New Music: Only A Visitor’s ruminative singles build anticipation for upcoming art album, Decay

Group photo of Only a Visitor members surrounded by plants with flowers that are just about to bloom.
PHOTO: Yohei Shimomae

By: Petra Chase, Arts & Culture Editor

Only A Visitor is a Vancouver-based quintet with an idiosyncratic style that dips its toes in art pop, jazz, acapella, and avant-garde. They’re gearing up for the February 24 release of their first album under Mint Records, Decay. The album is full of peaceful melodies and harmonies that resonate as lasting meditative hums, drowning out negative thoughts throughout the day.

While akin to the conceptual songwriting of Mitski and ruminative outlook of Weyes Blood, Only A Visitor’s vocal composition casts them in a league of their own. After graduating from UBC with a bachelor’s degree in music, classically trained composer and pianist, Robyn Jacob, founded Only A Visitor in 2015. According to Stir, it started as “a project in which the voices were treated as one of the main instruments.”

This idea is mastered in Decay. From the simple humming that backs their acapella track, “Understanding Nothing,” to the call-and-response of their jazzy single, “What Does Waiting Mean,” vocal techniques are used not only to produce soothing rhythms, but to represent the nature of introspection.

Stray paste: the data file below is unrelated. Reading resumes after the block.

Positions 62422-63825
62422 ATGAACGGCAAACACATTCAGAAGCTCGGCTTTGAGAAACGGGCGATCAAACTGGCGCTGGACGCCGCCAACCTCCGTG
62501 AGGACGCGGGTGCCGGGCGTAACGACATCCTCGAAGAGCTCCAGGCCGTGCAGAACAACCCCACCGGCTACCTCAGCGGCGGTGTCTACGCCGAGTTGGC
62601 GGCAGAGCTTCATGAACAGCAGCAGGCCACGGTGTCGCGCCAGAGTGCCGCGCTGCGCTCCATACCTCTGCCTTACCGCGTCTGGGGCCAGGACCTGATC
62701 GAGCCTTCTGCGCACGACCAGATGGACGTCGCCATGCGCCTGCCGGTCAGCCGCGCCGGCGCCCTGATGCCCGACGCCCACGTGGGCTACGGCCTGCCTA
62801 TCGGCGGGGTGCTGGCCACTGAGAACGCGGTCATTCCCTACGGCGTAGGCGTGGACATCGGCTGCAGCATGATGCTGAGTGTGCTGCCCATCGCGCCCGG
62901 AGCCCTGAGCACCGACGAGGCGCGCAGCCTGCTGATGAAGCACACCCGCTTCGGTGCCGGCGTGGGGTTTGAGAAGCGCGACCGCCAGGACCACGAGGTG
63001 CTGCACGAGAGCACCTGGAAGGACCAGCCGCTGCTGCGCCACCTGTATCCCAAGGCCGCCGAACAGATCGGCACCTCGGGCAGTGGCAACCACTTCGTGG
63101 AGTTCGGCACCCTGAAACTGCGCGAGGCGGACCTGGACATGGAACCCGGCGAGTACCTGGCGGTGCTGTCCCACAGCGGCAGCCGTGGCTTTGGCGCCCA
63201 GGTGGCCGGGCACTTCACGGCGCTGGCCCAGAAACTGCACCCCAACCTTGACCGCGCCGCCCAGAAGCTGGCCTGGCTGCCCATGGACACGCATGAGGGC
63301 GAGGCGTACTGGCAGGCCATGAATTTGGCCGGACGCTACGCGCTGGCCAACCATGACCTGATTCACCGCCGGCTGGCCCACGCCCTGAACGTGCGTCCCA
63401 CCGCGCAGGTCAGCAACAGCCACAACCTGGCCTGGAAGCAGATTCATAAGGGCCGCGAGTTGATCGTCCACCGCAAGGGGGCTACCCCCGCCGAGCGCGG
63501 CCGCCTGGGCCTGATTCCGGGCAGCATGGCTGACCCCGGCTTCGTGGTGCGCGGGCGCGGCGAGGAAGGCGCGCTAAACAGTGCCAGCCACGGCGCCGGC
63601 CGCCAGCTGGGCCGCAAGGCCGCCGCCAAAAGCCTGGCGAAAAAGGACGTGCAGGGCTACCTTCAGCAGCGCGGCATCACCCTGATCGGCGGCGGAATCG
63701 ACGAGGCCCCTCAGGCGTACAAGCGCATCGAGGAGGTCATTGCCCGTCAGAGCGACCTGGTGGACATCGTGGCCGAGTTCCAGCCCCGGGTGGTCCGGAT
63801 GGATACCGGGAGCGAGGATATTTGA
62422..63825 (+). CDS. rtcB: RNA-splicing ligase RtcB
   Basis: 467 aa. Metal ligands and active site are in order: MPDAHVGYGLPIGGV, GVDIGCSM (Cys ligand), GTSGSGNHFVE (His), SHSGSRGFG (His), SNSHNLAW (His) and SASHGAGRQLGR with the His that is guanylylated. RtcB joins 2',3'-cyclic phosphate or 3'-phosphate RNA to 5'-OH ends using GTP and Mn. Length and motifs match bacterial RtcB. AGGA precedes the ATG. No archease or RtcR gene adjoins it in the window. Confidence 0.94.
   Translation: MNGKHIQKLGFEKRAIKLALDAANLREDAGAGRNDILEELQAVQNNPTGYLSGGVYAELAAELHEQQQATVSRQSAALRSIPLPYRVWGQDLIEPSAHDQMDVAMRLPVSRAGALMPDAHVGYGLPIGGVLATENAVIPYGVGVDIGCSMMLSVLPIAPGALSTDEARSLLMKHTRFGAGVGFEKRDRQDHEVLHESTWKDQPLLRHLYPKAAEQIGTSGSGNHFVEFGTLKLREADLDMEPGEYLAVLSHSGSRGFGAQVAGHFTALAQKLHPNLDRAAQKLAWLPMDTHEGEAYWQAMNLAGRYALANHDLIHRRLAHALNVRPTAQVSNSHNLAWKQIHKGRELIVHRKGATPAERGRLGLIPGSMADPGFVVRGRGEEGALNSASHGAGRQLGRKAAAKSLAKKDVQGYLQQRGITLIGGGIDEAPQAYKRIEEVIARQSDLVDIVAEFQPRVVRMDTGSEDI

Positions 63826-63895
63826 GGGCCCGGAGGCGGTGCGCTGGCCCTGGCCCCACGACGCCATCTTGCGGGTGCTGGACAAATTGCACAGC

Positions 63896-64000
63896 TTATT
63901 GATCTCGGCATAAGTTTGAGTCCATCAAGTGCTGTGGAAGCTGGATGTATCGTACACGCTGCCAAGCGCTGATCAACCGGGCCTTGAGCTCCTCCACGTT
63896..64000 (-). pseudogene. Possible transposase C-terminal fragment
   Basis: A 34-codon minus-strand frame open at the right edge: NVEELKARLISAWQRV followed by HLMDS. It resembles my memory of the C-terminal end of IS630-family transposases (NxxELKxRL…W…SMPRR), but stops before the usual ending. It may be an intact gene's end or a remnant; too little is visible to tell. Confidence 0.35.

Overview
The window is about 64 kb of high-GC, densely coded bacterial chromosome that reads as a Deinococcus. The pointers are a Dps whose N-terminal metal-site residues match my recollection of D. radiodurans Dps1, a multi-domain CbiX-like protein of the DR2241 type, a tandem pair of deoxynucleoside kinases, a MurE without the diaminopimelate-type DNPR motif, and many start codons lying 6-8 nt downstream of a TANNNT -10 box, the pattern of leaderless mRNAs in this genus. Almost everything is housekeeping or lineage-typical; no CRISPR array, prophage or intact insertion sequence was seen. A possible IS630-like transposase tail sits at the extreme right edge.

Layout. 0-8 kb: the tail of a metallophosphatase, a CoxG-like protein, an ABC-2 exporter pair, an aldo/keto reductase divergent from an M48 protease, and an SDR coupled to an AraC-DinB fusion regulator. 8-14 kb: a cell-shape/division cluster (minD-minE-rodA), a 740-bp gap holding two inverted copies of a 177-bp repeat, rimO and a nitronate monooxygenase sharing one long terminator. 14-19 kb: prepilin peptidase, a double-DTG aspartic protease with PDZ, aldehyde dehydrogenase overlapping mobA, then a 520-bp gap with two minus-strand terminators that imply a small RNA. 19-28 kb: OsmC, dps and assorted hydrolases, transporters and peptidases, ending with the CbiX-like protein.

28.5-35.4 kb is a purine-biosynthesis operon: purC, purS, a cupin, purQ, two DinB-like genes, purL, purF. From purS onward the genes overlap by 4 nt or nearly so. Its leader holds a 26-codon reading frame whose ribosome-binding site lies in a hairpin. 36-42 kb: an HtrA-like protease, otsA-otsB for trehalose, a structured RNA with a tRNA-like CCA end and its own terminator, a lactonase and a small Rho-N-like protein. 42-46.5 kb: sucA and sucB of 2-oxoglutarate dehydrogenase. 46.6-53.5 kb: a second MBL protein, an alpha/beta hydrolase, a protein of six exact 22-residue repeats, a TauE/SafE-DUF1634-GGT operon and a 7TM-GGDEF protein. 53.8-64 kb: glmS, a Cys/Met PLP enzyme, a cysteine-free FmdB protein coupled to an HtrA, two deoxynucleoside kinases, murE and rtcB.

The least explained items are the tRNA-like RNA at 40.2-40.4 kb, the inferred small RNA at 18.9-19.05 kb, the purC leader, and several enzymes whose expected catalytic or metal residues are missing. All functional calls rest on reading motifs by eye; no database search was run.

In addition to Jacob’s keyboard and vocals, the group consists of vocalists Emma Postl and Celina Kurz, drummer Kevin Romain, and bassist Jeff Gammon. Their collective talents come together cohesively. For instance, the jazzy instrumentals paired with theatrical songwriting in “All You’ve Held Since” produce a meandering, whimsical tone.

The album as a whole is a rhythmic meditation. Their single “I Am At Ease,” alternates between piano and vocals, gently building off each other to expand on singular optimistic thoughts like “everyday is a new day,” and “the future is a miracle.”

Fraud of Finery,” my personal favourite song, ponders “being close but yet so far, reaching over barriers of communication, and showing love and connection through the digital versus the tactile.” It was released with a music video October 2022, featuring interpretive dance by Justine Chambers. Chambers’ expressions perfectly match the melancholic mood of the song as she moves throughout her house and a forest. The lyrics, “It’s the season of darkness and midnight sleeps on the couch,” capture the song’s essence perfectly.

After listening to Decay, it’s no wonder CBC music named Only A Visitor “one of 10 Vancouver acts to watch.”

Stream Decay starting February 24 on Spotify and follow them on Instagram: @only.a.visitor.

Leave a Reply